Shearwater Energy's CEO Simon Forster said the plans were hatched after Japanese energy giant Hitachi pulled out of the Wylfa Newydd nuclear power plant project in the area last year.

    He described the hybrid model as a "flagship opportunity" for Wylfa and the UK power sector. “Combining low-carbon generating technologies enables us to achieve similar performance characteristics to large thermal plants without the high cost, long construction time and environmental legacy."

    “When fully developed, an SMR-wind plant at Wylfa will provide 3 GW of reliable, zero-carbon electricity at a fraction of the cost of a conventional nuclear power station with surplus energy generation focused on the production of hydrogen to support the transport sector’s transition to low-carbon fuels.”

    Forster said power generation at Wylfa could begin as early as 2027.

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  • Move to boost consumer protection ahead of domestic DSR boom

    A robust approach to consumer protection will be needed to enable domestic demand side response (DSR) to achieve its full potential in accelerating decarbonisation and reducing system costs, a new report says.

    The report from Energy UK, the Association of Decentralised Energy (ADE) and Citizens Advice, highlights how increased use of electric vehicles, heat pumps and smart domestic appliances will see consumers reap the benefits of DSR in the same way many industrial users already do.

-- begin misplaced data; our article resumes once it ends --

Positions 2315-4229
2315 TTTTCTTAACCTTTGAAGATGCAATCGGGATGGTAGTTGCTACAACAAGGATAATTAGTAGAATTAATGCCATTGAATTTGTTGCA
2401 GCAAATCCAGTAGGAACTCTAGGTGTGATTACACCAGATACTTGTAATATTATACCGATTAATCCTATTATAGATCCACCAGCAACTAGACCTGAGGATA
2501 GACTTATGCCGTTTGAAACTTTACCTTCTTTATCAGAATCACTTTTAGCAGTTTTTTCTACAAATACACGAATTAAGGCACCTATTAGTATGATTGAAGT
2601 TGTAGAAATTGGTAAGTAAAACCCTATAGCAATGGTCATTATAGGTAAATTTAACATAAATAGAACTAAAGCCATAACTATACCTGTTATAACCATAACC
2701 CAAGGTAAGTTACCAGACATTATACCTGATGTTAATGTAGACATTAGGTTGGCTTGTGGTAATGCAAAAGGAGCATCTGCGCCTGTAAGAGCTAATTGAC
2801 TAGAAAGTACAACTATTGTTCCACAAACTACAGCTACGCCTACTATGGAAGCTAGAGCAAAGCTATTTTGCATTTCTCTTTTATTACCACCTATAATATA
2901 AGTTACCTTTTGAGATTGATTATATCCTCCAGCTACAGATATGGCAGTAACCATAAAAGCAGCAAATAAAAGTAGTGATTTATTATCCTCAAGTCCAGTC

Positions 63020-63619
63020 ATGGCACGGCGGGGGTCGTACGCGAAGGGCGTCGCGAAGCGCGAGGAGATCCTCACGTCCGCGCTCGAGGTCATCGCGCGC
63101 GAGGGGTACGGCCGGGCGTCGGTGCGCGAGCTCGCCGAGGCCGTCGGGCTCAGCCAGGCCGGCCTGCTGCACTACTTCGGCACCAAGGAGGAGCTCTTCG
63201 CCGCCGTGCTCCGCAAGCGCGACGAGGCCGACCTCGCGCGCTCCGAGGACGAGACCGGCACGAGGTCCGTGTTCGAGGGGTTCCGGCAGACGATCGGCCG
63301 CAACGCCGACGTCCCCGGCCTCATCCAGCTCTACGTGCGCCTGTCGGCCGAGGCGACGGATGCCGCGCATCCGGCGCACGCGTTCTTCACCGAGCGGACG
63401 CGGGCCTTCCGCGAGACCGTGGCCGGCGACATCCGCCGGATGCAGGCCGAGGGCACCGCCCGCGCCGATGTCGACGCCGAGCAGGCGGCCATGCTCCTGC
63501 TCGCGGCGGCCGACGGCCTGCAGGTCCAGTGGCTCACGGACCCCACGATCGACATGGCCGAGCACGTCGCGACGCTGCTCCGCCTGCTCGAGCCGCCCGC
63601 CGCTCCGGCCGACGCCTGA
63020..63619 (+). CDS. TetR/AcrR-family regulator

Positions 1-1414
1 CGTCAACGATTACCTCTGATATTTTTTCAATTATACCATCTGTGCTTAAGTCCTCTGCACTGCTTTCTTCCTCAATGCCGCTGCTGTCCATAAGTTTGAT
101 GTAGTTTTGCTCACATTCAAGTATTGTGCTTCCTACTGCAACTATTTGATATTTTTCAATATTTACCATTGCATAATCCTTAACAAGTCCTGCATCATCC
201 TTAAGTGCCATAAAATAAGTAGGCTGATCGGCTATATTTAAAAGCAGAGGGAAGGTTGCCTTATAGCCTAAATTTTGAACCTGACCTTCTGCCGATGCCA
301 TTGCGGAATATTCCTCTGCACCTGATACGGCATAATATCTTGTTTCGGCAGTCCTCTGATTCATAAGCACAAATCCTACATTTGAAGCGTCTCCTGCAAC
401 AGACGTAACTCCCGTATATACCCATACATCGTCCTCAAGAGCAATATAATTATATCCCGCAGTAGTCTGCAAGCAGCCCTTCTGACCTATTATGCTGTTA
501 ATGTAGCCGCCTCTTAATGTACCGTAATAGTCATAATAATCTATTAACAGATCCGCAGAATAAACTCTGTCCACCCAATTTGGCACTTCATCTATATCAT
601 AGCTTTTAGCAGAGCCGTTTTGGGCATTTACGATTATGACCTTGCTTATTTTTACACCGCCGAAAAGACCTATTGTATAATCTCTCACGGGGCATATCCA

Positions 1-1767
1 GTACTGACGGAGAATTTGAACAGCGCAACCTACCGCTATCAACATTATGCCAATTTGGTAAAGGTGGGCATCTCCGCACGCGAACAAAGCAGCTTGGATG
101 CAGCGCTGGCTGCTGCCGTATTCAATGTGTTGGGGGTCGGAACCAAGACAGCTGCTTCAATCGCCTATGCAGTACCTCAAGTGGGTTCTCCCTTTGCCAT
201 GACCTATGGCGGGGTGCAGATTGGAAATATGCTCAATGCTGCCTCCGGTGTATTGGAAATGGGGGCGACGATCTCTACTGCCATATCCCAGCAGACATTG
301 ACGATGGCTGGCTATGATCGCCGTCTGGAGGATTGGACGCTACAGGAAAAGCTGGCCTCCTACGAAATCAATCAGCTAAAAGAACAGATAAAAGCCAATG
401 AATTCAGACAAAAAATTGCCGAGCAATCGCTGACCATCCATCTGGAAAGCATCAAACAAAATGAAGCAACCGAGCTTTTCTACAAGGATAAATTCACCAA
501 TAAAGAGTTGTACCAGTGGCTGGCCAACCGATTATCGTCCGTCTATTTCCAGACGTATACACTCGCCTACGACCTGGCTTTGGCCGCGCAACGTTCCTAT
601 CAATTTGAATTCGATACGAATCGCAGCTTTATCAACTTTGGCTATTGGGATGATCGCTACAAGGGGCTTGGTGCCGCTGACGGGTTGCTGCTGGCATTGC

“To enable this market to grow well and reduce the cost of decarbonisation to consumers, people will need to have confidence through strong protections and the transition to new offers will need to be inclusive to all,” said the report.

    Caroline Bragg, Head of Policy at the ADE, said: “For households, flexibility offers the opportunity of great customer service and earning money from the energy system, not just paying towards it. For the system, domestic-level flexibility, with broader flexibility from business, offers the only way to reach net zero without breaking the bank."

    “Domestic flexibility is still very nascent in the UK but it will, and indeed needs to, take off in the next few years. As the industry grows, it’s crucial that we continue to deliver consistently good customer outcomes.”

    The report looks at potential consumer risks, where they are covered by existing legislation and where there is likely to be a protection gap in the future.

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  • Boosting flexibility a key aim for networks in 2021

    Further progress on enabling the flexibility services which helped keep Britain’s energy flowing during the pandemic are a key priority for the UK’s energy network operators this year.

    The Energy Networks Association (ENA) said over 2GW of flexibility was tendered by Distribution Network Operators in 2020 when it said flexibility services proved to be a valuable resource given the challenges posed by Covid-19.

    Its workplan for the fifth year of the Open Networks Project, which aims to help deliver net zero, said moves to enable further development of flexibility services are a key objective for the year head.

    Priorities include simplifying participation in local flexibility markets through standardisation of approaches across DNOs. Networks will also look to enable new markets outside the direct procurement of services by DSOs to help customers realise more value from flexibility and allow more effective use of network capacity.

    Launching the Open Networks workplan for 2021, David Smith, Chief Executive at the ENA, said: “2021 will be a year of action and delivery ahead of COP26 in Glasgow, and the Open Networks Project looks forward to collaborating with the whole industry, from BEIS and Ofgem to community groups all over the country, to deliver the vital changes to deliver net zero emissions.”

    The 2021 Work Plan consultation will run until 1 March 2021.